Yellowstone Seeking Public Comment On Proposed Aquatic Invasive Species Measures

AIS technicians decontaminating a motorized boat and trailer, Yellowstone National Park / NPS-Jacob W. Frank

Yellowstone National Park is seeking public comment on proposed measures to aid in stopping the spread of aquatic invasive species (AIS) into park waters. The proposals include a 30-day mandatory dry time for some types of motorized boats and sailboats before entering park waters and the prohibition of watercraft previously fouled by mussels regardless of dry time.
Yellowstone faces an increased risk of invasion by highly invasive zebra and quagga mussels following recent detections (2022 Pactola Reservoir, South Dakota, and 2023 Snake River, Twin Falls, Idaho) in waterways within a day’s drive of the park. Mussels have caused irreversible ecological damage and extensive impacts to infrastructure and recreation in waterways throughout the Midwestern and Eastern United States, as well as in the lower Colorado River Basin. In both 2022 and 2023, Yellowstone’s AIS inspectors intercepted and denied launch to mussel-fouled watercraft, highlighting the urgency and severity of the threat.

30-day Dry Time
To protect park waters and respond to this threat, Yellowstone proposes a 30-day dry time requirement for complex, motorized boats (inboard, inboard/outboard, and inboard jet) and sailboats prior to launching. Large, complex, trailered watercraft pose the highest risk of transporting and introducing invasive mussels and other AIS because they are difficult to inspect and less likely to completely drain/dry or be fully decontaminated. Manual decontamination with the use of hot water is not always 100% effective in removing all mussels. A 30-day dry time will mitigate the risk.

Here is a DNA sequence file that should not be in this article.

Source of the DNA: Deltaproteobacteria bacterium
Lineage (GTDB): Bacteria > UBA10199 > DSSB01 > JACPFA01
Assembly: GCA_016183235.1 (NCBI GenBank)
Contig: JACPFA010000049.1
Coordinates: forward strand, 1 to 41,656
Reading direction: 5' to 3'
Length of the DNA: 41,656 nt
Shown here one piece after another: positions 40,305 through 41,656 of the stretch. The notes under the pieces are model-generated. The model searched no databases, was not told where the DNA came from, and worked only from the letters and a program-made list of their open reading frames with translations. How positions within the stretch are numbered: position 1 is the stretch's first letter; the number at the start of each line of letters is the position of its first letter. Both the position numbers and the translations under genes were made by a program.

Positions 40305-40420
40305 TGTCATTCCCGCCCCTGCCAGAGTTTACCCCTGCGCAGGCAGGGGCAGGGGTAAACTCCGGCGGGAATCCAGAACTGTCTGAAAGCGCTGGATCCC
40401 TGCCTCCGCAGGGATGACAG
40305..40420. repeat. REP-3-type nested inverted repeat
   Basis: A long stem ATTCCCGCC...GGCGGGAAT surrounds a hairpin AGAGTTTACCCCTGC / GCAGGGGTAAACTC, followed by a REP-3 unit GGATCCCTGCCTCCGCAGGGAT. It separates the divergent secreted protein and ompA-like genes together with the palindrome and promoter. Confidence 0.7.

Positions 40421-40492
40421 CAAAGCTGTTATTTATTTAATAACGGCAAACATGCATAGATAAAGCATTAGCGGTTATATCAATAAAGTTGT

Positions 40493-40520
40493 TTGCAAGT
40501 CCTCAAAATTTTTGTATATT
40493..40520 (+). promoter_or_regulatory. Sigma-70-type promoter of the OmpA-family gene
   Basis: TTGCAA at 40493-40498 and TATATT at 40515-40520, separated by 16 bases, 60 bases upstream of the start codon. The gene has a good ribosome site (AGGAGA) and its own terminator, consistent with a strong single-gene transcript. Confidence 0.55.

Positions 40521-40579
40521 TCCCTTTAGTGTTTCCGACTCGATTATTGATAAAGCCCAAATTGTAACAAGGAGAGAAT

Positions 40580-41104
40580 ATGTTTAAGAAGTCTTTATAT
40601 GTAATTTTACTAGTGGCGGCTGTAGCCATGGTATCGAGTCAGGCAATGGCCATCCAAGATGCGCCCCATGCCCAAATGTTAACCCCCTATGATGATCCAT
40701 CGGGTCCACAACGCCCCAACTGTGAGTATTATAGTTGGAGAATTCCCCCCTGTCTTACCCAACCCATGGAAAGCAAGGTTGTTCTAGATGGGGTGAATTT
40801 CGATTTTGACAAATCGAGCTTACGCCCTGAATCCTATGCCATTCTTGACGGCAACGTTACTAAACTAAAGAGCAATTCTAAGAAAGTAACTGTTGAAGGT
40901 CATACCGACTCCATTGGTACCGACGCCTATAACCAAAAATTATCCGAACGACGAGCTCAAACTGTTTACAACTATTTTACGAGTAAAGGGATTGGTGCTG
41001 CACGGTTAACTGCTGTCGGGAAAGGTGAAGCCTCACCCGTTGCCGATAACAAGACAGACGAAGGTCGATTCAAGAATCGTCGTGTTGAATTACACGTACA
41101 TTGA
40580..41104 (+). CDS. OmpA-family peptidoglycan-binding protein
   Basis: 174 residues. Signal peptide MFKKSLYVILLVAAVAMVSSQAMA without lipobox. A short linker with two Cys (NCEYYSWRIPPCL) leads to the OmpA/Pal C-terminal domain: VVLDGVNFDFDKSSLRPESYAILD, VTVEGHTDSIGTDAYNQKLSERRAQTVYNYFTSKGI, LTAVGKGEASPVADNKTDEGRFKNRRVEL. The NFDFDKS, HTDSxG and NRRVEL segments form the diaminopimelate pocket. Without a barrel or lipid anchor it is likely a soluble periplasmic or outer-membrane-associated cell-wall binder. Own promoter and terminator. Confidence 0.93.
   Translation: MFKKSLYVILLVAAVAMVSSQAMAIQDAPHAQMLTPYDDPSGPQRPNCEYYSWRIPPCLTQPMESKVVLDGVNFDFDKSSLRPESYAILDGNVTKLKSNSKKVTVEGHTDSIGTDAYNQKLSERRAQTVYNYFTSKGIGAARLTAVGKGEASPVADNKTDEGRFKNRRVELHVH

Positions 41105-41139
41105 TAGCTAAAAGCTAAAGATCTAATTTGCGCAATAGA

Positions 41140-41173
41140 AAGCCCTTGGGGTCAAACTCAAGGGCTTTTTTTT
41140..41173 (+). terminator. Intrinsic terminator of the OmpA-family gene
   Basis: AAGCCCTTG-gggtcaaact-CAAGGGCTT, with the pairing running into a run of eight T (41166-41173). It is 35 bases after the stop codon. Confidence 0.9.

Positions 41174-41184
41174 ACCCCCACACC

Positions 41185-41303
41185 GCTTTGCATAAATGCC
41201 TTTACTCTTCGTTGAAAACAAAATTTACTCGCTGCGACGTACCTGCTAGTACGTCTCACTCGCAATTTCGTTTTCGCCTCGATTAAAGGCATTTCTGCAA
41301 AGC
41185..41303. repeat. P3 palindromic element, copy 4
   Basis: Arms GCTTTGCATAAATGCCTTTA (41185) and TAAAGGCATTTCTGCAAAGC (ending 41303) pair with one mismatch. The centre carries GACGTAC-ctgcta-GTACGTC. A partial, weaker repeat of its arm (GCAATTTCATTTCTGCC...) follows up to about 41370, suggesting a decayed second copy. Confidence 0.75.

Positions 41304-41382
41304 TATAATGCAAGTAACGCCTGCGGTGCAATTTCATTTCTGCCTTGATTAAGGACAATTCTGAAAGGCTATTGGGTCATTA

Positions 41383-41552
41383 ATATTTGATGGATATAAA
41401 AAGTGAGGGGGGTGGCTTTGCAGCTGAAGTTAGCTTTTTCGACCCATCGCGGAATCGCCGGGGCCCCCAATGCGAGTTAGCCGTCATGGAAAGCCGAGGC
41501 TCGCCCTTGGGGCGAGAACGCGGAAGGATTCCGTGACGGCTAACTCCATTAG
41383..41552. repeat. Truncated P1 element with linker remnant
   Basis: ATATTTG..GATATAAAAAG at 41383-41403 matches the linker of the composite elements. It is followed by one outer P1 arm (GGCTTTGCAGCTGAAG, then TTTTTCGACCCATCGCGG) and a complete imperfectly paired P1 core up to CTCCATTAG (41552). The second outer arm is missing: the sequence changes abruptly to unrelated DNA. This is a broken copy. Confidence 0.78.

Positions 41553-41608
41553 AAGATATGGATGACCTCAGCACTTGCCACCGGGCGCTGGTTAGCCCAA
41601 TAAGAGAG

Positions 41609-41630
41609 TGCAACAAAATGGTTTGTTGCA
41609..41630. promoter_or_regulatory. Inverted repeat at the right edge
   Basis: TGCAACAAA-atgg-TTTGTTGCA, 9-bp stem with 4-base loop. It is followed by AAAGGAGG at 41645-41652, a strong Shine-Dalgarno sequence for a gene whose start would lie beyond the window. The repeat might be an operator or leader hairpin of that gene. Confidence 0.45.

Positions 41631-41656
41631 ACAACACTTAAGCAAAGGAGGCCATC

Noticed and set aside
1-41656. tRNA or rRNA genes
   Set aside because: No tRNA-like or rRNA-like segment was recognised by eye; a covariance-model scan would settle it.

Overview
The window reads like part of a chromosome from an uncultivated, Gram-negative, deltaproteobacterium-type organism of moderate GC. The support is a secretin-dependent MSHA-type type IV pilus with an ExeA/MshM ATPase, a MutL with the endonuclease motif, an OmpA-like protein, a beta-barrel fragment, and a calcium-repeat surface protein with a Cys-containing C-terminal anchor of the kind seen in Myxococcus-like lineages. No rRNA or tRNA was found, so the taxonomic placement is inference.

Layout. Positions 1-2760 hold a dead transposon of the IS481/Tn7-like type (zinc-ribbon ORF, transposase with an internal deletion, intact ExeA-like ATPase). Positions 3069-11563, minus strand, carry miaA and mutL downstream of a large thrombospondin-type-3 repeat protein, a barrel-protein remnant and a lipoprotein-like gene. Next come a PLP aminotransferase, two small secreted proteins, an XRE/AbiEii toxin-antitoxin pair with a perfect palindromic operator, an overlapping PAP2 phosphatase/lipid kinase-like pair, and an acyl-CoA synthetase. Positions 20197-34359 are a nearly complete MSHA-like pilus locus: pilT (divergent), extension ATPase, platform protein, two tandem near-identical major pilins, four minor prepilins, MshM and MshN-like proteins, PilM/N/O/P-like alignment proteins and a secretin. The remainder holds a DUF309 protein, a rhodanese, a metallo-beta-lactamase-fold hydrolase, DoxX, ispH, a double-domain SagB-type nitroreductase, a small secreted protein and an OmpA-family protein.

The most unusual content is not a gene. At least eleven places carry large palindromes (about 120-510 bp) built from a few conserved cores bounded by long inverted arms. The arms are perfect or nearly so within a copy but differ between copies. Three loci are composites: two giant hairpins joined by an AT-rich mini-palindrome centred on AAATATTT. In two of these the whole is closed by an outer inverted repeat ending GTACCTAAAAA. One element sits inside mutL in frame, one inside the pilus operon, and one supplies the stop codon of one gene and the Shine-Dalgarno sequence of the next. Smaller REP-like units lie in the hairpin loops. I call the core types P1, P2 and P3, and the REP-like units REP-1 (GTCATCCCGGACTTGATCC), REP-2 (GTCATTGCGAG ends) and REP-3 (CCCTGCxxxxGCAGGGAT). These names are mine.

Previously Fouled Watercraft
Watercraft (motorized or non-motorized) previously fouled by mussels, regardless of dry time, would be denied launch. The launch of fouled watercraft increases the chances of false mussel detection by routine environmental DNA monitoring of park waters. This could result in significant impacts to operations and public recreational opportunities.

These proposals would build on existing protections, including the 2019 prohibition on watercraft equipped with sealed internal ballast tanks, as well as the 2022 prohibition of watercraft with evidence of live or dead mussels.  
Yellowstone National Park is located at the headwaters of the Yellowstone, Snake, and Missouri River drainages. These pro-active measures are required to ensure the long-term ecological integrity of park waters and downstream mussel-free waters in Wyoming, Montana, and Idaho. Failure to prevent invasion by zebra and quagga mussels could result in widespread negative impacts to natural resources, recreational values and local businesses, and could undo over two decades of work to restore native Yellowstone cutthroat trout to the park. Prevention of an AIS introduction is critical because there are no effective eradication methods, and control/containment is both costly and environmentally consequential.

30-day Public Comment Period
The comment period begins March 7 and is open for 30 days. The preferred method for submitting comments is online at  Comments may also be mailed to: Yellowstone Center for Resources Attn: AIS Proposed Changes, PO Box 168, Yellowstone National Park, WY 82190. The deadline to submit comments is Friday, April 5.

At the conclusion of the 30-day public comment period, the NPS will analyze and consider all comments received. A final decision is expected in spring 2024.

To read more about the cost of aquatic invasive species within the parks, click on this Traveler article. To read more about invasive species, terrestrial and aquatic, click here. 

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